It is also hard, so hard, for the mothers who have lost a baby, or even many babies...their arms are empty and their hearts are broken.   They wonder what they did wrong, they wonder if they are being punished.  This mom wonders if her baby even knew how much he was loved, and wanted.  This mom prays and hopes that God hears, and will tell her baby over and over again that he is missed, and loved, with every breath, every day.  She cries herself to sleep, clutching the baby blanket that never held a baby, as she thinks of how old he or she would be, what would they have done that day together?  Gone to the playground or the beach?  Would her child have had brown eyes or blue, blonde hair or brown?  This mom hopes that her belief that she will see her baby again in Heaven is enough to get her through this life.

No matter what kind of mom you are, it is not easy being a mother.  Shame on you, Time magazine, for questioning us.  We are far too busy questioning ourselves.  We are far too busy questioning each other, when we should be affirming, supporting and loving each other.  Indeed there are moms out there who don't do right by their children, and that is a tragedy.  But I think the majority really are trying...but there is not a book out there that can tell us exactly what to do or say on any given day, because no one else lives our life, with our children.  We are all unique, with different gifts and challenges.

Happy Mother's Day moms...you are enough.

These 2 precious girls, plus one in heaven, made me a mother.  

Friday, May 4, 2012

a how-we-are-doing kind of post, and telling the girls

Well, it's been 3 weeks since we learned our baby was an angel baby.  It feels like 3 years and I'm not kidding.  There have been hours of crying and grieving, but also an underlaying sense of gratitude within my family.  Kevin and I have always been thankful to have our girls, but this loss has made their lives even more precious to us, even more miraculous.  Not to say I still haven't yelled at them about their fighting or leaving clothes and toys all over the house! :)

Bailey is doing pretty well, although I have realized that how she handles sorrow is to make like it's not there most of the time.  I'm not sure how I feel about that - on one hand, of course I totally get it, and I do it myself.  I have a lot of memories/issues about a person/season in my life, and most of the time, I just really don't address it.  I feel like it's done, there's nothing I can do about it and I don't want it to impact my life except to learn from it.  On the other hand, I don't want her to repress emotions.  So I ask her every few days hows she's doing and if she wants to talk about anything - and that's when she usually tells me something like a boy in her class defended her while another boy said she's the most annoying girl he's ever met.  As a family, we pray every morning and when it's her turn she sometimes says something about the baby, sometimes she doesn't.  A few times she has said something like, "I miss our baby" but then quickly goes on to something else.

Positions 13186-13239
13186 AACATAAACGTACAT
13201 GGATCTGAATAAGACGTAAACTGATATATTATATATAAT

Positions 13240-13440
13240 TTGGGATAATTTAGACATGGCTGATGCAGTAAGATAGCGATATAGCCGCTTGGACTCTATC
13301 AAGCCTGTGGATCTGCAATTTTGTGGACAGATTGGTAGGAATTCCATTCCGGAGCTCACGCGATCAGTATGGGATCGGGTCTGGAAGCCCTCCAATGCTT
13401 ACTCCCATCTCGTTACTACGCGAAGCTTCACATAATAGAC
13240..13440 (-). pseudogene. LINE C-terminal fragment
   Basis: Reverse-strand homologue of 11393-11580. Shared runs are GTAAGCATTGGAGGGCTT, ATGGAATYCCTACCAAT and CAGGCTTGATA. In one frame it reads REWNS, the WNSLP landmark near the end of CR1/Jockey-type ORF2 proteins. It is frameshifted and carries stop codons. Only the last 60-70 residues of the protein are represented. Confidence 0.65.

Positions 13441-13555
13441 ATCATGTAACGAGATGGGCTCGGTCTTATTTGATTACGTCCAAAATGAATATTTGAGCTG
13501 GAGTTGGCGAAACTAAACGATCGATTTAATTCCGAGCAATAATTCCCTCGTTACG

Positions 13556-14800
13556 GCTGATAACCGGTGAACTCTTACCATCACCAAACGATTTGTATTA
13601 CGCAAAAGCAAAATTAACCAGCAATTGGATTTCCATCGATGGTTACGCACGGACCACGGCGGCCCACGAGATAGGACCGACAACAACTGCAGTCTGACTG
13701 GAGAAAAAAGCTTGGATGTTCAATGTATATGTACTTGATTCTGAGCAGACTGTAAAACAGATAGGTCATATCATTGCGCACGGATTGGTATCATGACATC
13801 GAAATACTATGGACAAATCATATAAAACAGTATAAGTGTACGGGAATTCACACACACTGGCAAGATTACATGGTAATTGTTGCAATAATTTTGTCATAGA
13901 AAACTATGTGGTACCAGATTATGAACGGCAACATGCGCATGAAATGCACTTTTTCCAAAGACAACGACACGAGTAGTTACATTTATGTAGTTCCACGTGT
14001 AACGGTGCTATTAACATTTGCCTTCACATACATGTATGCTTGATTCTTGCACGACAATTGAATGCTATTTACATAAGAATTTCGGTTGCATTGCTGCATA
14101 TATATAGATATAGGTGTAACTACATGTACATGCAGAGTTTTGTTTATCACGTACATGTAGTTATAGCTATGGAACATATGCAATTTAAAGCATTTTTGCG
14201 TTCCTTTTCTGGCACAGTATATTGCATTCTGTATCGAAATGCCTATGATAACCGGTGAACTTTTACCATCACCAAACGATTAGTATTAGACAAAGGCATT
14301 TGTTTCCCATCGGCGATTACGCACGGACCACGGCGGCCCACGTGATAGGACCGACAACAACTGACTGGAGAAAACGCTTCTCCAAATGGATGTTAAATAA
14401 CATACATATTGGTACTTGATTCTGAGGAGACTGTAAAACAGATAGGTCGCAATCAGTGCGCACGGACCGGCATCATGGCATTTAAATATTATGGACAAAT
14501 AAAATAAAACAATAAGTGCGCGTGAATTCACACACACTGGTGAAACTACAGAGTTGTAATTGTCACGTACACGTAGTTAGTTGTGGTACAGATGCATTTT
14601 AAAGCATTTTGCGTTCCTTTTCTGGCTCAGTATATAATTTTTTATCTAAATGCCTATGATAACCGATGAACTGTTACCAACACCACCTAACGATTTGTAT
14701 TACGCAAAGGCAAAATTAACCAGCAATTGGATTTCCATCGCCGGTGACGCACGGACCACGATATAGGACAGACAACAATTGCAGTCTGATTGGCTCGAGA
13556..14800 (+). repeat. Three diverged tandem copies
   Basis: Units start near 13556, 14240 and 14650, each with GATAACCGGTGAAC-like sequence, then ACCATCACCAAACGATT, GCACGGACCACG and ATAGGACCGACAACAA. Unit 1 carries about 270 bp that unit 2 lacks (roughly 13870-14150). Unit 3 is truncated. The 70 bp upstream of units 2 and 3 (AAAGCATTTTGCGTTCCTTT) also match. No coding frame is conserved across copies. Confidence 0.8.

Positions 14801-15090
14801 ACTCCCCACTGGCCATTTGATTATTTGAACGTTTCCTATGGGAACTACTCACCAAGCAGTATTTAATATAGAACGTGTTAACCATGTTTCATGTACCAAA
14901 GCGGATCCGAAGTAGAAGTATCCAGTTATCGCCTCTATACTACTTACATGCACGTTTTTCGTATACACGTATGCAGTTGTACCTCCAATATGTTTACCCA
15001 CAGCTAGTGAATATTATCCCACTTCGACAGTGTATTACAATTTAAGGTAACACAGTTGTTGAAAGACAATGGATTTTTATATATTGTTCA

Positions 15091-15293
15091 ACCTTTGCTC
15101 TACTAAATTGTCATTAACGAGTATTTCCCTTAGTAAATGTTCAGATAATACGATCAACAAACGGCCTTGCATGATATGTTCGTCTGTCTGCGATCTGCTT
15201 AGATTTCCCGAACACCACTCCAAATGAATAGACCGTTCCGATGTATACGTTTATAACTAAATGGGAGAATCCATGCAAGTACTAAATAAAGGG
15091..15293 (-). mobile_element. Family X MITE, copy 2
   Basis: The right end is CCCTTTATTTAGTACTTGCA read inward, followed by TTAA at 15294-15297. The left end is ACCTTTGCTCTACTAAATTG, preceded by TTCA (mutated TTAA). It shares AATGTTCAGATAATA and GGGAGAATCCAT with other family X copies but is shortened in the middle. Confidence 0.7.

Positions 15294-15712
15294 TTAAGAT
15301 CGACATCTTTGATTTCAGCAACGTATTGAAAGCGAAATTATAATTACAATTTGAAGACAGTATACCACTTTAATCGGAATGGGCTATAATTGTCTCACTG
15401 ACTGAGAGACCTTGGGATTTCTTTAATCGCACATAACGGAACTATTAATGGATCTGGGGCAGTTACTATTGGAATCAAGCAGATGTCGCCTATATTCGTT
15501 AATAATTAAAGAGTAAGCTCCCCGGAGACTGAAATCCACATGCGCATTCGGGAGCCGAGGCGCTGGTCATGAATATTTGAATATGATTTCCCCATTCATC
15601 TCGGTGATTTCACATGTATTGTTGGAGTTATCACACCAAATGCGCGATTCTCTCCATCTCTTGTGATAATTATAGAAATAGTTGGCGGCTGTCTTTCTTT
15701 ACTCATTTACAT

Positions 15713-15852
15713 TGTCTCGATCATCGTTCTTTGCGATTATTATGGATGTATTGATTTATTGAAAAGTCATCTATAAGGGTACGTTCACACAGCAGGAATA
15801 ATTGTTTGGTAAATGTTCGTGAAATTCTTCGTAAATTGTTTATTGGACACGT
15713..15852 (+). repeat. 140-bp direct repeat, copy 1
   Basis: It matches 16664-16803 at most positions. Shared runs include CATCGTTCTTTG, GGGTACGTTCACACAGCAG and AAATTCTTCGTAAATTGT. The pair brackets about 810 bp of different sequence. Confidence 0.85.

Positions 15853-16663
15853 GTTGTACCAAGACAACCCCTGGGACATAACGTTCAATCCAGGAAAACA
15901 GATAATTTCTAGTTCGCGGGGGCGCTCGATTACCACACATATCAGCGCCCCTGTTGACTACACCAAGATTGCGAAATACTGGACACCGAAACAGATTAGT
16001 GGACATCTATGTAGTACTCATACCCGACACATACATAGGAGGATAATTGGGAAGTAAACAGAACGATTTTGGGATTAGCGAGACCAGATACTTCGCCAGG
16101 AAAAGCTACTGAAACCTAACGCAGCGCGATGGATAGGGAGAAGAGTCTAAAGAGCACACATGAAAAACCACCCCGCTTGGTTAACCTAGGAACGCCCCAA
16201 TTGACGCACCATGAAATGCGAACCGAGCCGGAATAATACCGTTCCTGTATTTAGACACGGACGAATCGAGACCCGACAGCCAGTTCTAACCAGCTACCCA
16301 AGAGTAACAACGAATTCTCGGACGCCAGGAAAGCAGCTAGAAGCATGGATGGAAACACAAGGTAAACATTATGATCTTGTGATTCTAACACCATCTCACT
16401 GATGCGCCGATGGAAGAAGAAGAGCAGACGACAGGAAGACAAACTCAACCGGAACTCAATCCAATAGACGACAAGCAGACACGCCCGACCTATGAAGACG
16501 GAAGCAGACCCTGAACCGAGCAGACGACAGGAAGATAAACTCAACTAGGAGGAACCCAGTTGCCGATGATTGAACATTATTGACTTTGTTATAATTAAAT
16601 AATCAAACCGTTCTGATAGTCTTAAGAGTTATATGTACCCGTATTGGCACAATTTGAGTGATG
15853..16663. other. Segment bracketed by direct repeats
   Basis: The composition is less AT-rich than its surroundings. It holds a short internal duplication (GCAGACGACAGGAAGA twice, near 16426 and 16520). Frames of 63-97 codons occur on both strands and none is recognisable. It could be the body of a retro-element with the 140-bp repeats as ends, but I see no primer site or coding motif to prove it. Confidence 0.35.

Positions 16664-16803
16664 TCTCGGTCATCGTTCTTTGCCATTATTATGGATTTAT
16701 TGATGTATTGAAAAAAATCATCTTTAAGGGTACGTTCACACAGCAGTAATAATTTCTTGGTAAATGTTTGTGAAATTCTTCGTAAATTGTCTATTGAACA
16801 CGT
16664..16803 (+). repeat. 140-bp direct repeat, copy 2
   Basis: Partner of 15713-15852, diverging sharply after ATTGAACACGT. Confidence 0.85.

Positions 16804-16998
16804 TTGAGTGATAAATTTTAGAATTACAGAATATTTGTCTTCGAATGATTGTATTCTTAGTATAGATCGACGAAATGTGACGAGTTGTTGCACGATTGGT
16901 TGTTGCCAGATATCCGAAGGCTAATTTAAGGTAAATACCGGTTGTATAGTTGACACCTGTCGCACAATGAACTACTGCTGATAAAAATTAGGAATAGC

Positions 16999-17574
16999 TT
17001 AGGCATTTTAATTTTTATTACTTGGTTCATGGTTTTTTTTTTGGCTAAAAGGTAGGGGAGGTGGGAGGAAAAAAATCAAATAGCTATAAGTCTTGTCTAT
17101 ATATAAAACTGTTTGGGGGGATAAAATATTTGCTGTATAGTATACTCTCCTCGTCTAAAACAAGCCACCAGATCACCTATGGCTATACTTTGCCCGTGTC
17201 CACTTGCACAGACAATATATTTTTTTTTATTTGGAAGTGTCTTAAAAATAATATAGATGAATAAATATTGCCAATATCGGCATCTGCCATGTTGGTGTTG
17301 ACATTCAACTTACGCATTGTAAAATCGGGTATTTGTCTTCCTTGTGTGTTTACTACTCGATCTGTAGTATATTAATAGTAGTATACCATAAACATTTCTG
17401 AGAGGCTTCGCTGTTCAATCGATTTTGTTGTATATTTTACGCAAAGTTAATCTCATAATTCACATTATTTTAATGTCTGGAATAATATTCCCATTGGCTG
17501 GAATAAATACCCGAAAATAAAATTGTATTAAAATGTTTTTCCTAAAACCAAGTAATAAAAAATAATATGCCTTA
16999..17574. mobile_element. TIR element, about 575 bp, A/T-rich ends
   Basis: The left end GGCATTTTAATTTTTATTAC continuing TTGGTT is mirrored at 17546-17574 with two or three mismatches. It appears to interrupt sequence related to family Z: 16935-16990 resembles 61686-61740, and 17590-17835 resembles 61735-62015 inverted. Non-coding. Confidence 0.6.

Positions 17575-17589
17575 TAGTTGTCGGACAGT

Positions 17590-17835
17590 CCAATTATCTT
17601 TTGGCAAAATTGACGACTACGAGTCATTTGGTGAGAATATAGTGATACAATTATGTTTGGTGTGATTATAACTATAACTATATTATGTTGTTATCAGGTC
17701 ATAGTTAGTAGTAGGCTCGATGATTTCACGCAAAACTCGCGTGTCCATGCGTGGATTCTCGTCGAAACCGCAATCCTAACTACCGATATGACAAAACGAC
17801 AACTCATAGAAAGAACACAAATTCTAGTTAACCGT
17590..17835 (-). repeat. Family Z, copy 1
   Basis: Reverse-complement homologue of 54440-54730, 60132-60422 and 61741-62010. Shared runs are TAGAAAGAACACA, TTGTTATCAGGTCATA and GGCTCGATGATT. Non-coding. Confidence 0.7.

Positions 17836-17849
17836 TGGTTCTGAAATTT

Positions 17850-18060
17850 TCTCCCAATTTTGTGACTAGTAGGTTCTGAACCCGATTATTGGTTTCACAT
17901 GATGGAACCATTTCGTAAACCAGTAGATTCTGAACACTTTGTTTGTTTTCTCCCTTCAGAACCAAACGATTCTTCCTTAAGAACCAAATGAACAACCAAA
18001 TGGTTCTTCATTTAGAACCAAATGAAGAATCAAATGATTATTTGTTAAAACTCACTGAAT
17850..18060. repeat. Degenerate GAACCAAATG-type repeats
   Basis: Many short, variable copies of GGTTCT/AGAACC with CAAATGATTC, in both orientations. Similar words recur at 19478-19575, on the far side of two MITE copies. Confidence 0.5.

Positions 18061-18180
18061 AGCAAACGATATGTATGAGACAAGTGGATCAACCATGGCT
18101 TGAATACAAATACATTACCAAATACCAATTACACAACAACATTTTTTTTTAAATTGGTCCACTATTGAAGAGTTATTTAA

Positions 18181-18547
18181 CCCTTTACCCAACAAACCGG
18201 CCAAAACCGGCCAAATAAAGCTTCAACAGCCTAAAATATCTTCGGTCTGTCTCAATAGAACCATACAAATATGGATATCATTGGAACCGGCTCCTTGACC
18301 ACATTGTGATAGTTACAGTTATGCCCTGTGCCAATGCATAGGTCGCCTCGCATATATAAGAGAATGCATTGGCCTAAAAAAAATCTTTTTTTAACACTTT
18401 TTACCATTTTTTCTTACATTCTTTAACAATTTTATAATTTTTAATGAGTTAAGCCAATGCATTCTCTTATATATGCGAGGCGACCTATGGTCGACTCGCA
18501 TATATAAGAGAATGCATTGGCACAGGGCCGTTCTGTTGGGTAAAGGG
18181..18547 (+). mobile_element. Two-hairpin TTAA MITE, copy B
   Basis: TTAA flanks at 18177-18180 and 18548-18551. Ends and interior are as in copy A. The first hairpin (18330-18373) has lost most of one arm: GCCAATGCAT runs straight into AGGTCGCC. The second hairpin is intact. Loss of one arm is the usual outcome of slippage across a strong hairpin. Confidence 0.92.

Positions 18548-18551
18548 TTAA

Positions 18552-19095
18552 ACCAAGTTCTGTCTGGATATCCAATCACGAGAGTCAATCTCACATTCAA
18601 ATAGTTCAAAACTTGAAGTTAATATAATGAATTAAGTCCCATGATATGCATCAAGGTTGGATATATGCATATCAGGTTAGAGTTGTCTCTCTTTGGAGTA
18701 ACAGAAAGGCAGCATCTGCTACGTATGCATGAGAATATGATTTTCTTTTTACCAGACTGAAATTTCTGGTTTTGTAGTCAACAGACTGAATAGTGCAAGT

Taylor is a totally different cat.  (and if you know her, you know she'd love being called a cat, because she wishes she was one.)  She talks about the baby a lot, and likes to lay with me and read the few childrens books I was given written from a child's perspective as they deal with miscarriage.  She and I hold hands and cry, and she asks questions that I don't really have the answer to, and she asks them over and over.  "Will we have another baby...Why was I born and this baby wasn't....Did this baby have brown eyes like me or blue and green like you...Will this baby be a baby in heaven or a kid I can play with..."  Our talks sound stressful, but they're actually healing and peaceful...I can't explain it.  But it does hurt me incredibly, knowing my girls have this life lesson, this sadness happen to them.  Last week when I was babysitting, Taylor ended up coming home from school (after 5 minutes there) and being with me and the little guy, who's 2.  We went to the playground and as the three of us held hands crossing the street, she whispered, "I have a great idea Mommy, let's pretend he's ours today, he's our baby."  It's moments like that, where I feel my heart actually pinch and I mourn for my sweet Tatie and her tenderness, her wishes, her pain just stops me in my tracks.